Minister of Women’s Affairs Macarena Santelices took office in Chile with protests. The successor is also criticized.
Macarena Santelices is no longer Chile’s Minister of Women. By order of President Sebastián Piñera, she resigned after only one month. “The day we understand that the women’s cause has no political color, it belongs to everyone and we are making progress,” she tweeted on Tuesday when she said goodbye. Out of loyalty to the president, she decided to step aside.
Santelices’ nomination had been criticized by various parties. As a great niece of Augusto Pinochet, she has always defended his military rule (1973-1990). In addition, after her first week in office, she said there were feminist movements “that seek chaos, destruction, and disqualification.” With this, the 42-year-old reacted to the women’s protests that accompanied each of her public appearances and to the over 22,000 tweets that had accumulated within a few hours of being sworn in under the hashtag #NoTenemosMinistra (we have no minister).
Protests rained again last week when her ministry released a video clip from a campaign against violence against women. In it, a violent offender is depicted as a supposed victim, women’s organizations criticized the excerpt. Santelices withdrew the video, but shifted responsibility to the director of the equality agency.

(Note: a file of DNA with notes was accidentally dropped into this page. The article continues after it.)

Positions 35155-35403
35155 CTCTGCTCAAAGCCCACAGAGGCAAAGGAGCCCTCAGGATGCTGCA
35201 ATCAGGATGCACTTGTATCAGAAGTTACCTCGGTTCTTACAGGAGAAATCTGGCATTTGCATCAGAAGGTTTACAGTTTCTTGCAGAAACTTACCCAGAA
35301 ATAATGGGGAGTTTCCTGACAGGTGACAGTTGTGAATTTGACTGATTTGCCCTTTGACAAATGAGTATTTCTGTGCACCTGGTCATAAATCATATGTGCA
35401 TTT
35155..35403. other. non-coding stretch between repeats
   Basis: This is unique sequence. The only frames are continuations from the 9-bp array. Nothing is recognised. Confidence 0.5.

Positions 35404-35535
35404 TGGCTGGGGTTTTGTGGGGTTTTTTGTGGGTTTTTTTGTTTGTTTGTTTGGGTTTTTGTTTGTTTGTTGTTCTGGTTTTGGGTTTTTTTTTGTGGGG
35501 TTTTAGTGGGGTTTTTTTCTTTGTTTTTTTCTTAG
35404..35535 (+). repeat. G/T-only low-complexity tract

The fact that Santelices hired journalist Jorge Ruz, who is known for the sexist front pages of La Cuarta newspaper, for an important position in the ministry made the barrel overflow. “In just 34 days, she showed what we knew beforehand: that she will turn her back on women who have suffered violence,” commented Javiera Manzi, spokeswoman for the Coordinadora Feminista 8M alliance, Santelices’ departure.
With Mónica Zalaquett, President Piñera has already sworn in the successor. The 58-year-old was previously Under-Secretary of State in the Ministry of Tourism. Like her predecessor, Zalaquett is a member of the right-wing and pinochet-friendly Independent Democratic Union (UDI). With her, Piñera upheld the Proporz in his three-party coalition government. “We know that the rights are never represented, but especially in the context of the curfew due to the Covid-19 pandemic, women and LGBTIQ people need an institution that responds to and acts against gender-based violence,” commented Camila Aguayo, spokeswoman for the Asamblea Feminista Plurinacional, the swearing in of the new minister. So far, she hasn’t fired Jorge Ruz either.